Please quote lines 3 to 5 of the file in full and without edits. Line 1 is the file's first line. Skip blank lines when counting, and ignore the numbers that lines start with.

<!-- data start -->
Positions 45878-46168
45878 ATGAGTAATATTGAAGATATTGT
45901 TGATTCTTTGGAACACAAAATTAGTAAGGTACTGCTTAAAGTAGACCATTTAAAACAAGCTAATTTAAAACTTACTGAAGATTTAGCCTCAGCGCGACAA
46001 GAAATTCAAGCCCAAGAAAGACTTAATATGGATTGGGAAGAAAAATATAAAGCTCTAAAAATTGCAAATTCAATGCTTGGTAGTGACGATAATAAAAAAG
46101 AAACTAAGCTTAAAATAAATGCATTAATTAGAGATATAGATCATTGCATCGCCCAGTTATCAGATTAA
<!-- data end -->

45901 TGATTCTTTGGAACACAAAATTAGTAAGGTACTGCTTAAAGTAGACCATTTAAAACAAGCTAATTTAAAACTTACTGAAGATTTAGCCTCAGCGCGACAA
46001 GAAATTCAAGCCCAAGAAAGACTTAATATGGATTGGGAAGAAAAATATAAAGCTCTAAAAATTGCAAATTCAATGCTTGGTAGTGACGATAATAAAAAAG
46101 AAACTAAGCTTAAAATAAATGCATTAATTAGAGATATAGATCATTGCATCGCCCAGTTATCAGATTAA